Why ‘fleeing to cash’ in turbulent COVID-19 markets could be the worst plan, says Invesco strategist

More talk of reopening economies is giving stocks a boost on Thursday, but a test is coming ahead of the open, with another set of bleak unemployment claims in the U.S.

No doubt it’s an incredibly tough time to be an investor, who are understandably facing these markets with lots of fear and a dose of loathing. Our chart of the day suggests taking a different approach right now, and looking past the worries that a bottom for stock markets is still waiting to ambush us all. 

“What if investors, instead of fleeing to cash during the tumultuous times, instead invested more money following each of the worst days in the market?” asks Invesco global market strategist Brian Levitt, who provided the following chart in a note to clients:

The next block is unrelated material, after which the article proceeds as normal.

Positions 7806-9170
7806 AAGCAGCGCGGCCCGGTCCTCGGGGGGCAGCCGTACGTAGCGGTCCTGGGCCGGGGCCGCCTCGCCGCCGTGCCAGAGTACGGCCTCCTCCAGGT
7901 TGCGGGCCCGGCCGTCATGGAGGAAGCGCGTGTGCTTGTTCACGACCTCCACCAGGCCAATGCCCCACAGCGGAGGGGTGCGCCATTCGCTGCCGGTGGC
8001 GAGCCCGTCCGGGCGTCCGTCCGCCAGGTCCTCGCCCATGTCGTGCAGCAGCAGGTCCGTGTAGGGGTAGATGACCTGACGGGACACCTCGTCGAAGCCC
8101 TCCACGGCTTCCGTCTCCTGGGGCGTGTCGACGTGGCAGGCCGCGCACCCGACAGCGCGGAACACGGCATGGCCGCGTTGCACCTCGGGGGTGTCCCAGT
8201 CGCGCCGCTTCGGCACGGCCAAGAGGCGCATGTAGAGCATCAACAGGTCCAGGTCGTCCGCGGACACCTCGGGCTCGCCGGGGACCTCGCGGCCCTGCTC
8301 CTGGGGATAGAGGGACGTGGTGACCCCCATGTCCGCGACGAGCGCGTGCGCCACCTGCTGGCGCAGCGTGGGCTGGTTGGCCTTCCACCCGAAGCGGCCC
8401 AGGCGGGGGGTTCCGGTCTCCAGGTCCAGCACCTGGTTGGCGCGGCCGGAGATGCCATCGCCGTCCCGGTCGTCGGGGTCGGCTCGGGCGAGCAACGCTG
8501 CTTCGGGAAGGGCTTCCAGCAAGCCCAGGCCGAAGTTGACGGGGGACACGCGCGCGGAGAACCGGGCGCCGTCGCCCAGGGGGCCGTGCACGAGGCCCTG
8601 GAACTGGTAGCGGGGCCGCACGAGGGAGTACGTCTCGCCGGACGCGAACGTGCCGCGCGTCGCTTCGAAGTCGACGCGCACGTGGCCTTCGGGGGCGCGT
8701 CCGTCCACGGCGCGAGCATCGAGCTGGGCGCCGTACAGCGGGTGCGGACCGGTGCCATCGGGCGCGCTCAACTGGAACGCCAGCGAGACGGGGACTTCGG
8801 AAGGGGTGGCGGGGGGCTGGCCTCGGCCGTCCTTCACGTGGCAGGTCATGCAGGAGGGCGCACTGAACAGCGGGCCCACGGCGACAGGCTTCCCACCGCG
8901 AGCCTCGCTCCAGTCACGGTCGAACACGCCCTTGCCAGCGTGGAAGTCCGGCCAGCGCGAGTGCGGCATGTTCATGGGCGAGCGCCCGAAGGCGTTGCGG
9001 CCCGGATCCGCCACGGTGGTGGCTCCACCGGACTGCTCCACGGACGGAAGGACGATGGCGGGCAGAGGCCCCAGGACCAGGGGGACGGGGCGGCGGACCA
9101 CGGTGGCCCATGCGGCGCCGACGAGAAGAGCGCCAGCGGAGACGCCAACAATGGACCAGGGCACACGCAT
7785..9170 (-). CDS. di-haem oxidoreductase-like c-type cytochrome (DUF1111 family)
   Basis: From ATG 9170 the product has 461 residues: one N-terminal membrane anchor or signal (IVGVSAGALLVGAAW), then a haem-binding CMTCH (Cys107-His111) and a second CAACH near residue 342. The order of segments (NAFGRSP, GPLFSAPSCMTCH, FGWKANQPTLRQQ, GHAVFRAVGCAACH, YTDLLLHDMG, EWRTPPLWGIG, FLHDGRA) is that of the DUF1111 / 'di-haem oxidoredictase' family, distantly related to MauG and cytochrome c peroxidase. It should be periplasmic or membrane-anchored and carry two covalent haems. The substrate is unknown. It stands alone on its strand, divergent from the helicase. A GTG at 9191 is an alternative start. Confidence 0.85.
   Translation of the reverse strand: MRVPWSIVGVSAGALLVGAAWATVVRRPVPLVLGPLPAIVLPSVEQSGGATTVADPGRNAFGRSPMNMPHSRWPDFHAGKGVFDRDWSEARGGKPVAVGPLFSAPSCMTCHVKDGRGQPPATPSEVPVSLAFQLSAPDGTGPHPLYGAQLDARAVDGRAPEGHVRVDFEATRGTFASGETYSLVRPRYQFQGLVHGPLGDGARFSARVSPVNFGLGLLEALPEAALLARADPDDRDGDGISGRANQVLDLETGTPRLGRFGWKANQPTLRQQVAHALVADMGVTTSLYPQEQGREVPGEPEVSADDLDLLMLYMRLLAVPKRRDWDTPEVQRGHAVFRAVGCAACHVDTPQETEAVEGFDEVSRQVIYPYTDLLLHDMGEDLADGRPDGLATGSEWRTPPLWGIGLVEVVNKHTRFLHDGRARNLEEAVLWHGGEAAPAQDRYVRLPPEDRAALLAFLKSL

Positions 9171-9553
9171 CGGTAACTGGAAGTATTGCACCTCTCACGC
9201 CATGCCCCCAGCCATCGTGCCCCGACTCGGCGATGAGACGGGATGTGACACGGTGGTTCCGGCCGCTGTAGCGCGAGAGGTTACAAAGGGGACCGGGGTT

It sets up a hypothetical situation with two investors. One adds $5,000 to a stock market portfolio after each of the market’s 20 worst days during 2008 and 2009, and the other does nothing. The short answer — the investor who was brave enough dip a toe in markets ended up with $300,000 more by end-2019.

“The point is that the next weeks will likely bring more uncertainty and persistent volatility in markets. Our instincts will likely be to add to the $4.5 trillion already sitting in money markets. History reminds us that being in the markets for the best days, and even adding to portfolios following the worst days, has been the better approach,” said Levitt.

This article originally appeared on MarketWatch.


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